How the Class 40 was won, written by Matthew Pryor / Transat Jacques Vabre 2017

The largest and most international of the four classes in Le Havre with 15 boats on the start line, the Class 40 was also the hardest to call.

Half the fleet were potential winners and five genuine contenders – three of them dominated the race, before V and B (Maxime Sorel / Antoine Carpentier) finally emerged on top.

At the very end it was a contest between two evenly matched French duos Mach 3 Manuard design boats in a match race down the coast of Brazil. But the result was far clear for most of the race. Despite having a boat a generation older, the Anglo-Spanish duo of Phil Sharp and Pablo Santurde in Imerys Clean Energy were only shaken off at the very end.

© Jean-Louis Carli ALeA TJV2017

The start

Sunday, November 5, 13:35 (French time).

“(I’m feeling) anticipation and hunger to get out there,” the 36-year-old Sharp says on the pontoon. “I feel the pressure of it (being one of the favourites). I’m hoping for 17 days, I’m aiming high.”

And they’re off, in beautiful light, but lively weather. It’s a marathon not a sprint, but Imerys Clean Energy makes a statement of intent by winning the start.

© Jean-Marie Liot / ALeA / TJV2017

Second night – The cold front

Tuesday, November 7

On the pontoons all the classes had talked with trepidation about the cold front and the second night. As the smallest boats in the fleet, the Class40 looked most vulnerable.

In the end it was not quite as bad as some had feared, but it took its toll. V and B, who had been pressing at the front of the fleet, were forced to drop their sails for two hours to laminate a cracked front bulkhead. They drop back to tenth and bear away east. It is a piece of DIY they will monitor nervously all the way to the end.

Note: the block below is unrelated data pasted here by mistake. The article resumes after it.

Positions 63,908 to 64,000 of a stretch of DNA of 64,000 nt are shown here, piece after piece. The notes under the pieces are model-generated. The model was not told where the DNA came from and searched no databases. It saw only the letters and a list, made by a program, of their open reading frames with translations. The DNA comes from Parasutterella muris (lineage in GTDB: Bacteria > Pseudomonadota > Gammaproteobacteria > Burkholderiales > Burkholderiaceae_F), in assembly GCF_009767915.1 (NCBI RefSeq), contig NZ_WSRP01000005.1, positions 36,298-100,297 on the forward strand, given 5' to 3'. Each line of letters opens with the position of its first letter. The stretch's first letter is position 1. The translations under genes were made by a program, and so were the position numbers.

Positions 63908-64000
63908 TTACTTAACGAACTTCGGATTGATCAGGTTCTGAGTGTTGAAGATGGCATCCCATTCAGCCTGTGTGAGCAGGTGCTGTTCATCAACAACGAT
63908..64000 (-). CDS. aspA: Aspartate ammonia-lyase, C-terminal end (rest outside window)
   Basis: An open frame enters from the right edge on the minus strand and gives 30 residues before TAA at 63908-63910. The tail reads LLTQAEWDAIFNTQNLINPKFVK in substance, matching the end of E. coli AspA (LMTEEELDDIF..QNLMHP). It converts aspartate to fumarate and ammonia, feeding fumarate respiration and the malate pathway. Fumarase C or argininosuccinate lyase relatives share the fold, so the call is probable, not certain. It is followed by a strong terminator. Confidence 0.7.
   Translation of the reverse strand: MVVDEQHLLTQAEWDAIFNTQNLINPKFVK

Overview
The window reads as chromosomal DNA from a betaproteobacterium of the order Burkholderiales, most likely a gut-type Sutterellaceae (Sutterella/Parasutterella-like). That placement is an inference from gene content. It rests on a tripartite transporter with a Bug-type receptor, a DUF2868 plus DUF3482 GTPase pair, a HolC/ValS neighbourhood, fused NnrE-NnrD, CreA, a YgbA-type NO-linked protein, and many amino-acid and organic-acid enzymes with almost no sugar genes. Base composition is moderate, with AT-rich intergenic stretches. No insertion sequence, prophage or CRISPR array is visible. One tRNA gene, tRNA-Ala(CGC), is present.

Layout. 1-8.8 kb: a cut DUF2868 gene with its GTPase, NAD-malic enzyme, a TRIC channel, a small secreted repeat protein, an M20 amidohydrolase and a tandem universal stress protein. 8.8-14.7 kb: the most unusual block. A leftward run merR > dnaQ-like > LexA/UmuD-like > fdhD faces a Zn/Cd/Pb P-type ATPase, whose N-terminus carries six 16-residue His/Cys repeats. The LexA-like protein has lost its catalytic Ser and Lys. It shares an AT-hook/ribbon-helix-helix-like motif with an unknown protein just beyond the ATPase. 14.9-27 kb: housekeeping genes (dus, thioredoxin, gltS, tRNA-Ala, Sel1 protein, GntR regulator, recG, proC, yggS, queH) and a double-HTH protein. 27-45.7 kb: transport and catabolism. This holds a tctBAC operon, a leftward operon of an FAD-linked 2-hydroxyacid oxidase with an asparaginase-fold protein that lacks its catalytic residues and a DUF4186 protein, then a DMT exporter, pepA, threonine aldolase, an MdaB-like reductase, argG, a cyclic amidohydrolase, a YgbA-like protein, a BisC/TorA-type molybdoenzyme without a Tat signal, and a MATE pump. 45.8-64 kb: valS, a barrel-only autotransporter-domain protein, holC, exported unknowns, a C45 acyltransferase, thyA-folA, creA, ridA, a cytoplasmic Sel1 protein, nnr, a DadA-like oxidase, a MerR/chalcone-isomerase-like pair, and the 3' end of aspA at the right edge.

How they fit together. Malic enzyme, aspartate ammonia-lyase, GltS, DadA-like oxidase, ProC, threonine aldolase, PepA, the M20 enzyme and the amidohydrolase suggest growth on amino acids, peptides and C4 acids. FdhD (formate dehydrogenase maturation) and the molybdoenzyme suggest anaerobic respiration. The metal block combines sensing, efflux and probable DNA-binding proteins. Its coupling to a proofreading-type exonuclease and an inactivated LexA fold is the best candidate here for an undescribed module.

And after they cross the front there is no let up.

Shortly after 12:00 UTC on November 7, Campagne de France, on of the pre-race favourites and maintaining a strong challenge in 5th place in class, suffered a brutal broach 150 miles southwest of the tip of Brittany. British sailor, Miranda Merron and her French co-skipper – in sailing as in life – Halvard Mabire were forced back to the coast to assess a damaged port rudder (they will retire three days later because of it).

Imerys Clean Energy take the lead in the late afternoon. “We’re hurtling along with a full spinnaker up, absolutely flying. It’s very fast, very violent and it’s seriously full on,” Sharp says, soon setting a new boat speed record of 25.5 knots.

Imerys Clean Energy lose core weather data and are forced to invest considerable time (whilst losing valuable sleep) configuring an old back up sat phone. 3 days later the team have access to intermittent low detail weather data, at times taking hours simply to access the internet, which remained the same until the finish.


Friday, November 10

V and B surge back through the field as the drag race south in 35-knot north-easterlies, breaking the Class40 24-hour speed record in the process.

377.7 nautical miles between Thursday, November 9, 07:30 (UTC) and Friday, November 10 (07:30) at an average speed of 15.7 knots.

The record is even more keenly felt on board the lead boat by Pablo Santurde as he held previous record of 373.3 miles set in 2016 with Gonzalo Botin on Thalès II.

Early leader and one of the Class40 French favourites, the newly-launched Carac, has slowly been dropping off the pace in the last few days and it is becoming clearer why as it heads for Funchal in Madeira. Louis Duc, third in the race two years ago, needs medical attention following a violent blow to his knee.

It is a crucial blow for the race and leaves the two latest generation Manuard designs, V and B and Aïna Enfance and Avenir, knowing they will be unmatched for speed in the beam reaching trade wind conditions on the other side of the Doldrums. Carac, a just-launched Lombard design and unproven in competition,  was the talk of the pontoon with its huge and powerful bow.

Five days after leaving Le Havre in Normandy, the Class40 have already completed almost a third of the race.

Imerys Clean Energy opens up lead of 42 miles, which will prove to be the largest lead for any boat at any stage of the race.

This lead would soon be reduced by 30 miles after catching weed on the keel during the night…


November 10-16